Intel today at announced several high performance computing (HPC) products and programs designed to bring HPC system capabilities and benefits to more industries and workloads. Interestingly, the company also wants to change the game in desktop computing with a workstation that packs its upcoming, 72-core supercomputing chip. Through the Intel Scalable System Framework (Intel SSF), Intel promises to bring high performance computing (HPC) capabilities and benefits to more industries and new workloads. As a foundational element of the Intel SSF, Intel introduced the Intel Omni-Path Architecture (Intel OPA), a new HPC-optimized fabric technology that makes the performance of HPC clusters more accessible to a broader variety of users.
"We're entering a new era in which supercomputing is being transformed from a tool for a specific problem to a general tool for many," said Charlie Wuischpard, vice president and general manager of HPC Platform Group at Intel. "System-level innovations in processing, memory, software and fabric technologies are enabling system capabilities to be designed and optimized for different usages, from traditional HPC to the emerging world of big data analytics and everything in between. We believe the Intel Scalable System Framework is the path forward for designing and delivering the next generation of systems for the 'HPC everywhere' era."
Intel SSF framework combines next-generation Intel Xeon processors and Intel Xeon Phi processors, Intel OPA, silicon photonics, new memory technologies, and the Intel Lustre parallel file system, along with the ability to integrate them into a broad spectrum of system solutions. The framework also provides a ubiquitous and standards-based programming model.
Intel will provide Intel SSF reference architectures, designs and validation tools. These technical system specifications will include hardware and software bill of materials for Intel SSF validated systems.
Colfax, Cray, Dell, Fujitsu Systems Europe, HPE, Inspur, Lenovo, Penguin Computing, SGI, Sugon and Supermicro to announce plans to launch systems based on the Intel SSF early next year.
The Intel OPA is an end-to-end fabric solution that improves the performance of HPC applications for entry level to large-scale HPC clusters. The new fabric features that deliver performance and resiliency without compromise such as packet integrity protection, with no-latency penalty for error detection, and traffic flow optimization for lower MPI latency in mixed storage and MPI traffic environments.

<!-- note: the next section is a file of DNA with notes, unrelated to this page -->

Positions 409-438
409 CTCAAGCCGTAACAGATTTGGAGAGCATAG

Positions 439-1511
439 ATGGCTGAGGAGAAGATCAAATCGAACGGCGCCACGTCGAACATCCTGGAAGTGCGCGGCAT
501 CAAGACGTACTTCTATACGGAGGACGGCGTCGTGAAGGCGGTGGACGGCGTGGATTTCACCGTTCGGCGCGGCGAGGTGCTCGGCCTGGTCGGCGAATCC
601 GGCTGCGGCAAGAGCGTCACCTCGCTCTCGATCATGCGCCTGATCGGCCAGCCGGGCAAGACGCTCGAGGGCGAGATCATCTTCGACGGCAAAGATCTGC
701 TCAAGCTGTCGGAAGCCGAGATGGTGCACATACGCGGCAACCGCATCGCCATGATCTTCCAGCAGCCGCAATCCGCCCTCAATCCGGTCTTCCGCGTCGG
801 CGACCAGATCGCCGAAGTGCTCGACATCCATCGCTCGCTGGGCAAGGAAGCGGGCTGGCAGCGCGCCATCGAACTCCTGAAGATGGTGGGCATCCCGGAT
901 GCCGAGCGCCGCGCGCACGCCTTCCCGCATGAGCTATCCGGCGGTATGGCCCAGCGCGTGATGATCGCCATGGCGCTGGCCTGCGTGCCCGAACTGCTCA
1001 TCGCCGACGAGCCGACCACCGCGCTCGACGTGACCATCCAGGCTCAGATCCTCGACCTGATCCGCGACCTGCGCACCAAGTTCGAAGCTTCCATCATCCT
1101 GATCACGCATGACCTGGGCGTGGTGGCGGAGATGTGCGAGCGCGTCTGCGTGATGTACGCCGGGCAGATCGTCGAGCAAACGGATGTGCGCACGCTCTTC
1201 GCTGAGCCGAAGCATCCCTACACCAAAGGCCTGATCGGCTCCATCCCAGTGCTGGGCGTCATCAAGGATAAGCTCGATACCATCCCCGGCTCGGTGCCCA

Intel OPA is composed of PCIe host adapters, edge switches, director switches, cabling and open source software tools. It will also be available as an integrated device in Intel Xeon Phi processors (Knights Landing) and future 14nm Intel Xeon processors.
Intel claims that the OPA's 48-port switch enables up to 26 percent more servers than InfiniBand EDR within the same budget and up to 60 percent lower power consumption for a more efficient switch and system infrastructure.
Intel OPA is currently being used at several large sites, including the Texas Advanced Computing Center and the Pittsburgh Supercomputer Center. System vendors are starting to announce Intel OPA-based switches and server platforms, with volume shipments ramping in the first quarter of next year.
Intel's preproduction Intel Xeon Phi processors (code-named Knights Landing) are running in several supercomputing-class systems. But Intel also wants to change the game in desktop computing with a workstation that packs its upcoming, 72-core supercomputing chip.
A limited number of workstations will ship in the first half of next year from Intel, which will also control initial distribution.
Intel's supercomputing workstation will initially be made available to researchers who don't have access to Xeon Phi-based supercomputers for complex scientific calculations.
The Knights Landing chip can deliver over 3 teraflops of peak performance, which is roughly in the range of some high-performance graphics chips used in the world's fastest supercomputers.
Knights Landing is designed for highly parallel computing and varies in design from conventional x86 chips. It mixes conventional x86 CPUs with specialized processing units that help the chip take on heavy workloads.
Knights Landing includes 16GB of on-package MCDRAM memory, in which modules are stacked and connected through a wire. The memory offers five times more bandwidth than the emerging DDR4 memory. Intel also claims the stacked memory is five times more power efficient and three times denser than GDDR5, which is used on graphics cards.
In addition to the OS, programming tools and other software programs will be preloaded on the workstation.